In training scenarios, we do everything exactly how it's supposed to be done. But maybe it would be better if we let our learners do it wrong.
Some of the greatest lessons we ever learned growing up were when we made a mistake and felt the consequences - so why not recreate that during training?
Perhaps you should have your learners fill out records with missing data and then have them run a report. Let them see that the report doesn't include the record (even though it should) because the information was omitted or keyed incorrectly. You can even take it a step further and have the "boss" look at the report and make decisions based off the inaccurate results.
Have them create duplicate records, and then pretend to have a phone call with them. When they search for the customer/opportunity, and see multiple records, they'll realize that it's pretty difficult to have a phone conversation with somebody when you're not sure which record has the latest information.
Have a pretend meeting where they are supposed to prepare themselves by researching a contact from Salesforce. When they can't find the record anywhere and they go into the meeting totally unprepared, make them understand the consequences of not entering contact information. That pretend scenario could look like this:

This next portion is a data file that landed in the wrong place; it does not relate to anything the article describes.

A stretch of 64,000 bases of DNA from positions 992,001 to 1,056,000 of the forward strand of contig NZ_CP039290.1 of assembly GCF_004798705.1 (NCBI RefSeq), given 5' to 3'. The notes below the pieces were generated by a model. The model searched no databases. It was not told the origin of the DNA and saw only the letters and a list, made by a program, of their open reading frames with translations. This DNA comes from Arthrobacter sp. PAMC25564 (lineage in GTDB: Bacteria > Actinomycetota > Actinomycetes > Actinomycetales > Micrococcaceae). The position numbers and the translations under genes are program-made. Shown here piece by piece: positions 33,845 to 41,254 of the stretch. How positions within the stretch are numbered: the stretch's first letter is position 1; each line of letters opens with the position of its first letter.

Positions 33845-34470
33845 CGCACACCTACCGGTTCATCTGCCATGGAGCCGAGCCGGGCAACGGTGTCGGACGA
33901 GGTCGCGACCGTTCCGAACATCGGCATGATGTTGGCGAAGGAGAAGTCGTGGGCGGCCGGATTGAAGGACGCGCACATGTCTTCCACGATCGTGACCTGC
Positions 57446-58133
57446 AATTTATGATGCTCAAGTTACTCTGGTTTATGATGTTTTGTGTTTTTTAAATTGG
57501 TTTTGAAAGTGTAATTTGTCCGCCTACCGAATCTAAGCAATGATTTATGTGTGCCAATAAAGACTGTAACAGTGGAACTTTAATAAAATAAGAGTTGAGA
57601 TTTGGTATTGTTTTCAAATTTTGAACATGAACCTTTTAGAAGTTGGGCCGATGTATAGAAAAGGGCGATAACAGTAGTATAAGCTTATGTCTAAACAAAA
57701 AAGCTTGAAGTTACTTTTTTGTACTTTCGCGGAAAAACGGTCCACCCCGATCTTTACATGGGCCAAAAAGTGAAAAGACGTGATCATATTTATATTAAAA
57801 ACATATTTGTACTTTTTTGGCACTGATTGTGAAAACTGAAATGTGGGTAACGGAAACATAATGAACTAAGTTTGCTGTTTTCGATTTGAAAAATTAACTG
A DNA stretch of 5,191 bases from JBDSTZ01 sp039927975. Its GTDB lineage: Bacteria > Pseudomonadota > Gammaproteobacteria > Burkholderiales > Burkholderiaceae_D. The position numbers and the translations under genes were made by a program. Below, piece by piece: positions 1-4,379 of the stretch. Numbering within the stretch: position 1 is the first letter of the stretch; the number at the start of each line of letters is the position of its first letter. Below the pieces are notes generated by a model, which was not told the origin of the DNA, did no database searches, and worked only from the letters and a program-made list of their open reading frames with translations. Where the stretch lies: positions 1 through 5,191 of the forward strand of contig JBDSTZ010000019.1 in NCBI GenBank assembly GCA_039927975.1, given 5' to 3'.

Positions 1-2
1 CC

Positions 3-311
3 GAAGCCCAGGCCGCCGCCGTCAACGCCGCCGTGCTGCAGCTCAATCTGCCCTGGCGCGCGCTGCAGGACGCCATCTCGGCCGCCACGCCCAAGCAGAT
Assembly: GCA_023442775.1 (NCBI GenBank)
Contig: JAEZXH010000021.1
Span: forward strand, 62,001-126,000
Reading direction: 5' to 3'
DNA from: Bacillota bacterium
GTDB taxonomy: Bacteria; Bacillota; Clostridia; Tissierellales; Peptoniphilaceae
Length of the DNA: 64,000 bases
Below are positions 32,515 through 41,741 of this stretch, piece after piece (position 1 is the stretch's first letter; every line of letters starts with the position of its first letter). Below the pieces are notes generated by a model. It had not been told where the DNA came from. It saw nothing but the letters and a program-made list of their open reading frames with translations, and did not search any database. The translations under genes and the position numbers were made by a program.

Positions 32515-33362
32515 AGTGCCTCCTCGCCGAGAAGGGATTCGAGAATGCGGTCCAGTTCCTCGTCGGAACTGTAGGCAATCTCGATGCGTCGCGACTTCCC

- "Hi John, how are you? So, can you tell me a little about your company?"
- "I already went over this with the last guy..."
- "Right, right... ummm... but can you tell me?"
Let them make mistakes - actually, tell them to make mistakes. And then let them see (and feel) the consequences of those mistakes. Those lessons might sink in a little more.
It's not to "teach them a lesson"
If you approach it as a "I told you so" moment, you'll get a negative response from your learners. People don't like to be "taight a lesson" even though we all love teaching others those lessons.
This is more of a, "Let's see what happens if you do it this way." See if you can add a little emotion in it, too - stress, anxiety, worry. We remember moments that are associated with those emotions.
Your training shouldn't just be them making mistakes, but throw a few of those scenarios in there. It will spice things up.
Managers get it because they see the consequences
Ever wonder why managers seem to be so concerned with doing everything right? Because they see and feel the consequences. They sit in meetings with the boss and see what happens when information is inaccurate. They get yelled at when numbers look bad (even though the numbers aren't really that bad).
When somebody gets a taste of where the data goes and how it is used, they usually begin to learn that lesson.
So while including consequences may not cure all of your training woes, adding them to the mix will shake things up and perhaps get folks to change their behavior so they can avoid the negative consequences in real life.